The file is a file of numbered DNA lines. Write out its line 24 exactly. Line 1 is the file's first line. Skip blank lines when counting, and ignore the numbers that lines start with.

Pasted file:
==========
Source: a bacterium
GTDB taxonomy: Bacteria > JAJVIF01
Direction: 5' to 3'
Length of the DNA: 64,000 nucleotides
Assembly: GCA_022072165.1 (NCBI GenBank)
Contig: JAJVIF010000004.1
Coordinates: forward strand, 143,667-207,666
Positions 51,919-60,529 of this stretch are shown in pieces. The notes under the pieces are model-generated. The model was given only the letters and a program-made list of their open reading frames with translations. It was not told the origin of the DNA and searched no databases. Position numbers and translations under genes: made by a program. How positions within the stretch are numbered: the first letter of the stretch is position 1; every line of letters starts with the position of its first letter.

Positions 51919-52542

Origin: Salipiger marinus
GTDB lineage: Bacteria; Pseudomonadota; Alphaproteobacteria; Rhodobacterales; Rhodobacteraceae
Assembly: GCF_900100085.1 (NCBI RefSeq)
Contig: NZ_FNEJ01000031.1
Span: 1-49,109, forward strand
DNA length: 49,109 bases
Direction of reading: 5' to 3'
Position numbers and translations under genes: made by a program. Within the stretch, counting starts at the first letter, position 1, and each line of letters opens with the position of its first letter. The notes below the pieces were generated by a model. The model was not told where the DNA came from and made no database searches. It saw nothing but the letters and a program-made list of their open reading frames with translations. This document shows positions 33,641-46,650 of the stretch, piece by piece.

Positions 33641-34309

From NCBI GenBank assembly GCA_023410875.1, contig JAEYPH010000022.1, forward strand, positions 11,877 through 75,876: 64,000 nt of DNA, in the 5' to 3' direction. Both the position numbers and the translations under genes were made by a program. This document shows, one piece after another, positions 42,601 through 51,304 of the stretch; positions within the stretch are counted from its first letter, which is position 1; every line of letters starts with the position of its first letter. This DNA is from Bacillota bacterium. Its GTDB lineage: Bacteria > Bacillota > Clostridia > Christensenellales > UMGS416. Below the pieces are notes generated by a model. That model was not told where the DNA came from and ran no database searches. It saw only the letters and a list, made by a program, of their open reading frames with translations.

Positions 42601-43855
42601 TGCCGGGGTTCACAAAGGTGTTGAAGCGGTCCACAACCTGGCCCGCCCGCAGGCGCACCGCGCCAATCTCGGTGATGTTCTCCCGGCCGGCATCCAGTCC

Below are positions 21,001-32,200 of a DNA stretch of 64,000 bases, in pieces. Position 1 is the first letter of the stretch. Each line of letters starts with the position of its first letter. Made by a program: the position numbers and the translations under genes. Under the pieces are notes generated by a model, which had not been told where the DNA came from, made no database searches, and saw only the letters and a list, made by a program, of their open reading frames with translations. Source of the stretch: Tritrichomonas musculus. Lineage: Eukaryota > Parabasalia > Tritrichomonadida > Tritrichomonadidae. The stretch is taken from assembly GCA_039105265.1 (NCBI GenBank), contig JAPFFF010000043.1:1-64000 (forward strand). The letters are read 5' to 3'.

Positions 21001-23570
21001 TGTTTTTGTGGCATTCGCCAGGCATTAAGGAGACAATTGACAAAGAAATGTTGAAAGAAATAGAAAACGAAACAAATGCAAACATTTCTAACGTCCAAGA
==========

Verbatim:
21001 TGTTTTTGTGGCATTCGCCAGGCATTAAGGAGACAATTGACAAAGAAATGTTGAAAGAAATAGAAAACGAAACAAATGCAAACATTTCTAACGTCCAAGA